If the ith general is not loyal then troops[i] is undefined (and is
    probably incorrect)
                      Algorithm
   Algorithm (by Lamport e.g. for N=4, M=1)
► Each general sends a message to the N-1 (i.e. 3) other
  generals. Loyal generals tell truth, traitors lie.
► The results of message exchanges are collated by each
  general to give vector[N]
► Each general sends vector[N] to all other N-1 (3) generals
► Each general examining each element received from the
  other N-1 look for the majority response for each blue
  general
► Algorithm works since traitor generals are unable to affect
  messages from loyal generals. Overcoming M traitor
  generals requires a minimum 2M+1 loyal (3M+1 generals
  in total).
                  Replication of Data
Goal - maintaining copies on multiple computers (e.g. DNS)
Requirements
►   Replication transparency – clients unaware of multiple copies
►   Consistency of copies
Benefits
►   Performance enhancement
►   Reliability enhancement
►   Data closer to client
►   Share workload
►   Increased availability
►   Increased fault tolerance
Constraints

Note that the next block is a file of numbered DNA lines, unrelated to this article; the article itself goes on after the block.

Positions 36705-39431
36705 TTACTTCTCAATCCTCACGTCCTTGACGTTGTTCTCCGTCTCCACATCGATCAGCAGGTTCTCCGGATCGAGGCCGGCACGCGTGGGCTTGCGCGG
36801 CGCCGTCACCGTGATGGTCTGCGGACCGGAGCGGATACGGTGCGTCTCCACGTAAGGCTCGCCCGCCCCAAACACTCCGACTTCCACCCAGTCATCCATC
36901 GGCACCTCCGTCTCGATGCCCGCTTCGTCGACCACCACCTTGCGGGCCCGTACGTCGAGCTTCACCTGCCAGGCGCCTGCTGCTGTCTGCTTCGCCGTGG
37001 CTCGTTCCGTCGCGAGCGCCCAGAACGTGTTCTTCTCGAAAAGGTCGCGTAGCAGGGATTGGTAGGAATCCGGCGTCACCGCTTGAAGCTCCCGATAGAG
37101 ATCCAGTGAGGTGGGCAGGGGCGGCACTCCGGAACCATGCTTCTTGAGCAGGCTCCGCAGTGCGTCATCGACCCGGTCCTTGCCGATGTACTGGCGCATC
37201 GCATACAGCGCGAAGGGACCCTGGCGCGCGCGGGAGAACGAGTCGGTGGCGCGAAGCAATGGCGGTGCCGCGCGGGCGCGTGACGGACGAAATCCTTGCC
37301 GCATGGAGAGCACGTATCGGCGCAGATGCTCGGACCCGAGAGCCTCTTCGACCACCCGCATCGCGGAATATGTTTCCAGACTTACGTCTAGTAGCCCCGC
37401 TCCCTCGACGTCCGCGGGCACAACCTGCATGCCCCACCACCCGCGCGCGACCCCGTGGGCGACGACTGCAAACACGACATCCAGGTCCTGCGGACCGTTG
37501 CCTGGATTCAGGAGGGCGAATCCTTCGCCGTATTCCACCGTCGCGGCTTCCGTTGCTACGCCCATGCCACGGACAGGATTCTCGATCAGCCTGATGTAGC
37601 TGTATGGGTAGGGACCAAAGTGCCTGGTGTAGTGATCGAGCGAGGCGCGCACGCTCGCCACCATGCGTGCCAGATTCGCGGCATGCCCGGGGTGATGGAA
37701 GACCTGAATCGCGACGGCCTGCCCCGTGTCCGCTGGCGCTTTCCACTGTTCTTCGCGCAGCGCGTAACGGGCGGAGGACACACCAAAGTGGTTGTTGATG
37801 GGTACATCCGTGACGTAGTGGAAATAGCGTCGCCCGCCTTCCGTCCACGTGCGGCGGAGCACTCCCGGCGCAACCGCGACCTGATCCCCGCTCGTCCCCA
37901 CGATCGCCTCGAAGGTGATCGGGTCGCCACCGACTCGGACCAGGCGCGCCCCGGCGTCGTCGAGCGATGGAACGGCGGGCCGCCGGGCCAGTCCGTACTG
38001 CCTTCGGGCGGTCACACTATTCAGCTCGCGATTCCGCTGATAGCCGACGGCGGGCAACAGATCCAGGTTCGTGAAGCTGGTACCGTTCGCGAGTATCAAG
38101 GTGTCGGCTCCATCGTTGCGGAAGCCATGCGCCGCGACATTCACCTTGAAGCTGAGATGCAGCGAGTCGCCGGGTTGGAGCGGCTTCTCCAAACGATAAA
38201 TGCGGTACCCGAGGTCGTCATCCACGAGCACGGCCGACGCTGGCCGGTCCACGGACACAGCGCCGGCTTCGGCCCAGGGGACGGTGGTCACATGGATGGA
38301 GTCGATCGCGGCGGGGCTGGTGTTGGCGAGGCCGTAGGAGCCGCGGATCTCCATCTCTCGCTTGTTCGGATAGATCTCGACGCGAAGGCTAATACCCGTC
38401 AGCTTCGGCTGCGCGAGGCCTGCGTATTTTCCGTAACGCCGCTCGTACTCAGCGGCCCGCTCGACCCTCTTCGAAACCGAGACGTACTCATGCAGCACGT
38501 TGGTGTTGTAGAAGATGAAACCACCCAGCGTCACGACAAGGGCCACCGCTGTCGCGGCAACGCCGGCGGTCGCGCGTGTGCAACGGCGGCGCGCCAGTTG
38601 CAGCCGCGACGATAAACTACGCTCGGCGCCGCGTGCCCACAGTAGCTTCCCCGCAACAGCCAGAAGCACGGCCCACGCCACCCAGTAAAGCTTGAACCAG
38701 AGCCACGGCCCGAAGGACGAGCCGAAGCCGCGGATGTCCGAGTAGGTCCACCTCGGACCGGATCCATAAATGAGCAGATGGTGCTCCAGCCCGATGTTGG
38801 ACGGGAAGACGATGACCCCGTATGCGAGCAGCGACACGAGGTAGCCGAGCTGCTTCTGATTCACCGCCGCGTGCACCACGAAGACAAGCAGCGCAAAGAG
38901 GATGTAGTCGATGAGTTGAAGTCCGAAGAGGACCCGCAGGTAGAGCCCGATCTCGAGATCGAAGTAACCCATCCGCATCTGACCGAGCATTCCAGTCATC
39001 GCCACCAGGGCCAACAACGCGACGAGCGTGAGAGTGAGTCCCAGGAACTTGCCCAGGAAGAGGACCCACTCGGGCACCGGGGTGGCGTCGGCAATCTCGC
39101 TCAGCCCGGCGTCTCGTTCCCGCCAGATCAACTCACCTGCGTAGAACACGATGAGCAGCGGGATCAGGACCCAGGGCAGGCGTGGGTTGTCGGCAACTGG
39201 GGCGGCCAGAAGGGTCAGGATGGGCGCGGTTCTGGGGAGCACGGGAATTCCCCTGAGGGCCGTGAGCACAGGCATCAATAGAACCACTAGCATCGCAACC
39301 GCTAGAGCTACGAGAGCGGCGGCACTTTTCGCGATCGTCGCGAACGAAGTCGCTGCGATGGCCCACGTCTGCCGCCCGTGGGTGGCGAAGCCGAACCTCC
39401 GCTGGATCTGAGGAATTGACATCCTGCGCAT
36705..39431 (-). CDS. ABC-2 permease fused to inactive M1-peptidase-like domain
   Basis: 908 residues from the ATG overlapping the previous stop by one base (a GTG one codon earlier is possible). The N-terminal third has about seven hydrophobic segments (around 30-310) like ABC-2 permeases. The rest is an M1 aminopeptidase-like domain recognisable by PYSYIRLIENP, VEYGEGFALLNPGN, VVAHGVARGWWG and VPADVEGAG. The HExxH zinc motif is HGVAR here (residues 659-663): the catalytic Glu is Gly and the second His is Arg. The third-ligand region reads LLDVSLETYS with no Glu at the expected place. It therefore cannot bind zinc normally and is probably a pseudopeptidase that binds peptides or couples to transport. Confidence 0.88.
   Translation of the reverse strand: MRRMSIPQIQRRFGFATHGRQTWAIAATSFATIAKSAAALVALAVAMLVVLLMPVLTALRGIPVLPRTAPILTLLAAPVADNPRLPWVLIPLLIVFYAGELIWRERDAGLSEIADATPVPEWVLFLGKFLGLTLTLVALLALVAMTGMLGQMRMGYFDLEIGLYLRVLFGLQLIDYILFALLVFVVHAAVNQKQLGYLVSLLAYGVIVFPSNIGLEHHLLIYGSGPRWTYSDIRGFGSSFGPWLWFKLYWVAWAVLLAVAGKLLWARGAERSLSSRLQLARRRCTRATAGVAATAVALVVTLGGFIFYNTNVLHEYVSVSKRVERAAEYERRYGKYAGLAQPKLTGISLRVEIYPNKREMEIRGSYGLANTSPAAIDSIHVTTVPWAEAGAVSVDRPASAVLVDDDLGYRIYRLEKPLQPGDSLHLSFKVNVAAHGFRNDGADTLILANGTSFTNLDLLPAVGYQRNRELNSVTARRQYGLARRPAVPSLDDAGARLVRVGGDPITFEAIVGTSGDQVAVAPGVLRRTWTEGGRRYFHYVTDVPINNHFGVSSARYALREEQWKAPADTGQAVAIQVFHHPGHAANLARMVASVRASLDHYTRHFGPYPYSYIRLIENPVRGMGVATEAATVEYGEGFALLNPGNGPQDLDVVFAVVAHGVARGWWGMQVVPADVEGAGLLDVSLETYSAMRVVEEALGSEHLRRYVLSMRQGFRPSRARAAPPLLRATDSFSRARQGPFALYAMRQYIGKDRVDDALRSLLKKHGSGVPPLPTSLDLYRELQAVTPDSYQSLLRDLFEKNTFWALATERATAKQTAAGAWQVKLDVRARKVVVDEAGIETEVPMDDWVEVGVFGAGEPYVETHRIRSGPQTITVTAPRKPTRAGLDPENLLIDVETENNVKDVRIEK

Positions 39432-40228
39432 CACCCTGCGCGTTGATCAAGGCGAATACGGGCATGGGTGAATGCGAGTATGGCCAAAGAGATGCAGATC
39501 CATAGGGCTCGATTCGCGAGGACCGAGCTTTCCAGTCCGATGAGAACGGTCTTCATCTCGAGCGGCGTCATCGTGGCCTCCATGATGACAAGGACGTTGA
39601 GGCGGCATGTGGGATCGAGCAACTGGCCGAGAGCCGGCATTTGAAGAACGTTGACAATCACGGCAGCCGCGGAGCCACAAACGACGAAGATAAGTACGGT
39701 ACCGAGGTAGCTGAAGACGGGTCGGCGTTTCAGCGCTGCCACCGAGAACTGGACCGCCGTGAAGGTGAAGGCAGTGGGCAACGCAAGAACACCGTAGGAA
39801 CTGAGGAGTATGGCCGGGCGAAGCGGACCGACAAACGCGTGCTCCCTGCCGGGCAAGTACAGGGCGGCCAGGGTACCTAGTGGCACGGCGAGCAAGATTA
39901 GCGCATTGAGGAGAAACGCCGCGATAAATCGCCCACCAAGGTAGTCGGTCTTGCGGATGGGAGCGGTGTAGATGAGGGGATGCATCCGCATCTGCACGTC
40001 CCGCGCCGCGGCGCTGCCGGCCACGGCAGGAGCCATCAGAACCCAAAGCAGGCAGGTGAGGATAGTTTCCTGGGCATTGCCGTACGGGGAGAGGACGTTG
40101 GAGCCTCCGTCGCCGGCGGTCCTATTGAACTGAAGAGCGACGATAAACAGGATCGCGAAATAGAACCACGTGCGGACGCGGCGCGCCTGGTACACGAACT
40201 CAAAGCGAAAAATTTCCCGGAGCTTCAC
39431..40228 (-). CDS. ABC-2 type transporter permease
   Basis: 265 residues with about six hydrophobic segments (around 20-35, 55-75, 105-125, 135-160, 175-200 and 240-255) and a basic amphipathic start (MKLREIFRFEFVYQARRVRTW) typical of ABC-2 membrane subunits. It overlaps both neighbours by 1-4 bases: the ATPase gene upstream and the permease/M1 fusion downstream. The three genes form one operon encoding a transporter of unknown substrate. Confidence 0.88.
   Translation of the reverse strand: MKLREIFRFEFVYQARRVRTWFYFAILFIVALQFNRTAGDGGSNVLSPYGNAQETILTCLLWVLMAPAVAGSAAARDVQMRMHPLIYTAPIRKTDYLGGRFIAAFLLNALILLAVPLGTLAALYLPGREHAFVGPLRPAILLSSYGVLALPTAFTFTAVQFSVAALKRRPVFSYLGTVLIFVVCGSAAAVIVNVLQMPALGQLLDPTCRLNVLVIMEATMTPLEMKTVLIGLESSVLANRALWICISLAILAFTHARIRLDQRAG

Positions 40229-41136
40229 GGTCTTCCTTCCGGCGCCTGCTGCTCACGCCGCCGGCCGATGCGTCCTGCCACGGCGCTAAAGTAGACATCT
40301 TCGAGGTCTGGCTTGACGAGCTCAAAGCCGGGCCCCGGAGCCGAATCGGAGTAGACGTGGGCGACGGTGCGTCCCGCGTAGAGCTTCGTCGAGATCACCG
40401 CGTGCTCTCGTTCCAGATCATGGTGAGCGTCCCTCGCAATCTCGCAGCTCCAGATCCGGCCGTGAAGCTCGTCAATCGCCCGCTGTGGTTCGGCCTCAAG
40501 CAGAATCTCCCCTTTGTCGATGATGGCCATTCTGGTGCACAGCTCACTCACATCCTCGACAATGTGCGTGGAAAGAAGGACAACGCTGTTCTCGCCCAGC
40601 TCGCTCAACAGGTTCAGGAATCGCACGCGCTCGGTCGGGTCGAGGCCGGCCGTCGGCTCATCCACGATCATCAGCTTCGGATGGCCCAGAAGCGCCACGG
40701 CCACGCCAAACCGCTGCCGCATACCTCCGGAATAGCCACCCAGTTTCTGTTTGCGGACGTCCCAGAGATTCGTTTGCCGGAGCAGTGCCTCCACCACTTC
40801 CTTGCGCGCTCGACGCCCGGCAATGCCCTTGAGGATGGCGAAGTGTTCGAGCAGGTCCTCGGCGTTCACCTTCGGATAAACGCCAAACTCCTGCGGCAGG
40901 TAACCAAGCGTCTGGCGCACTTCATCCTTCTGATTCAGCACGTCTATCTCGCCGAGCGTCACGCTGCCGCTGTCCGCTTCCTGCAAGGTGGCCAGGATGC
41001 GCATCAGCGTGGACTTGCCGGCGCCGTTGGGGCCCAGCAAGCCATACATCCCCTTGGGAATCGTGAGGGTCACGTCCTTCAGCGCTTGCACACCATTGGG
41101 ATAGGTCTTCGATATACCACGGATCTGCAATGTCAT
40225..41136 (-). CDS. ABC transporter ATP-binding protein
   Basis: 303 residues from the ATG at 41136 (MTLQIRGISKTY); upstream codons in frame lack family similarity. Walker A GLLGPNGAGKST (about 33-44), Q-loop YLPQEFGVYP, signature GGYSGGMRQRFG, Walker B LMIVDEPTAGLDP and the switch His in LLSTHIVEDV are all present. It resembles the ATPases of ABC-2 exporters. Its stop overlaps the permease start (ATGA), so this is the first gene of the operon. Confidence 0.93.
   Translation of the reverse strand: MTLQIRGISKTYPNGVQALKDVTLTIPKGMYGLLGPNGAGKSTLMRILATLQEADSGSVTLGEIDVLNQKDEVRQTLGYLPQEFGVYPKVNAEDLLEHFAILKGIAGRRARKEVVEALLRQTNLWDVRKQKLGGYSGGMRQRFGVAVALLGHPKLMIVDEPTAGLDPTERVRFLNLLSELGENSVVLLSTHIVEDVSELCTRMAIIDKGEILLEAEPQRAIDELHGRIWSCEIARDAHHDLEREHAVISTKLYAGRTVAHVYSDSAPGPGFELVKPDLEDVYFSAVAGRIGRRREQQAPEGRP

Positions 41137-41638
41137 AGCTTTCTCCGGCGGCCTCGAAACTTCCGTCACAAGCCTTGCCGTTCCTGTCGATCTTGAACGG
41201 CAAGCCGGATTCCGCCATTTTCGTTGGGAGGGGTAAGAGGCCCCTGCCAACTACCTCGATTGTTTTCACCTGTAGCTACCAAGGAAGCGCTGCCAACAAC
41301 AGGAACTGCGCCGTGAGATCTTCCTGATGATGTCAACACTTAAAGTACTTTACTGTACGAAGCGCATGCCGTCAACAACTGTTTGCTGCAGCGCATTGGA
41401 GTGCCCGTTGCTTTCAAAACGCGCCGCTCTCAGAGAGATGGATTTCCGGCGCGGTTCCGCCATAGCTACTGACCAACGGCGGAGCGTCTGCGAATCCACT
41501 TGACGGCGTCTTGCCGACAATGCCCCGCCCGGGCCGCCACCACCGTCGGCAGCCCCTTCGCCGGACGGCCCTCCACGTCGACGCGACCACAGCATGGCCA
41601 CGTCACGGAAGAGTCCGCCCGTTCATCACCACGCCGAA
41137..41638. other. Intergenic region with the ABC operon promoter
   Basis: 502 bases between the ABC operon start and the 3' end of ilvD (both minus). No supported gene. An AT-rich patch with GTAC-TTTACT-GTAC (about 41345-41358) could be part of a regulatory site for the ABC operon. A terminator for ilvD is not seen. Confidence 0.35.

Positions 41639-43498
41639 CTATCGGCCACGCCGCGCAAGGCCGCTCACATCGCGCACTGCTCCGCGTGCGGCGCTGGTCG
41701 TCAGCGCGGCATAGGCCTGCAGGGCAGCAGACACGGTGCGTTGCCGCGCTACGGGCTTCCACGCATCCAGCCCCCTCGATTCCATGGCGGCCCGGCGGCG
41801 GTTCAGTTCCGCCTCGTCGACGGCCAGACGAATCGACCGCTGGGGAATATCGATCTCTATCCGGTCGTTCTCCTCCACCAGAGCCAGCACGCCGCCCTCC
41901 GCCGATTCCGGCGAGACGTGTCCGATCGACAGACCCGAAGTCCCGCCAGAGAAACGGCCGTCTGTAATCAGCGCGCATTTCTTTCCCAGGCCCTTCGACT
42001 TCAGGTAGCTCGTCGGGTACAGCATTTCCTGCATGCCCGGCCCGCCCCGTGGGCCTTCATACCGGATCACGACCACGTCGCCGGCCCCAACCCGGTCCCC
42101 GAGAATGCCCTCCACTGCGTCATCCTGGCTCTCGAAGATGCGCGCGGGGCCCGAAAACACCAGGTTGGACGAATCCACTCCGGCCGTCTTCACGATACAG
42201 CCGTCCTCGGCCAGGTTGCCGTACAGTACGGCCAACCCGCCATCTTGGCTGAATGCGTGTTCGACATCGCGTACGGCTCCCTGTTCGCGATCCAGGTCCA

►   How to keep data consistency (need to ensure a satisfactorily
    consistent image for clients)
►   Where to place replicas and how updates are propagated
►   Scalability
          Fault Tolerant Services
►   Improve availability/fault tolerance using replication
►   Provide a service with correct behaviour despite n
    process/server failures, as if there was only one copy of
    data
►   Use of replicated services
►   Operations need to be linearizable and sequentially
    consistent when dealing with distributed read and write
    operations (see Coulouris).

►   Fault Tolerant System Architectures
      Client (C)
      Front End (FE) = client interface
      Replica Manager (RM) = service provider
                    Passive Replication
   All client requests (via front end
    processes) directed to nominated primary
    replica manager (RM)
   Single primary RM together with one or
    more secondary replica managers
    (operating as backups)
   Single primary RM responsible for all front
    end communication – and updating of
    backup RM’s
   Distributed applications communicate
    with primary replica manager, which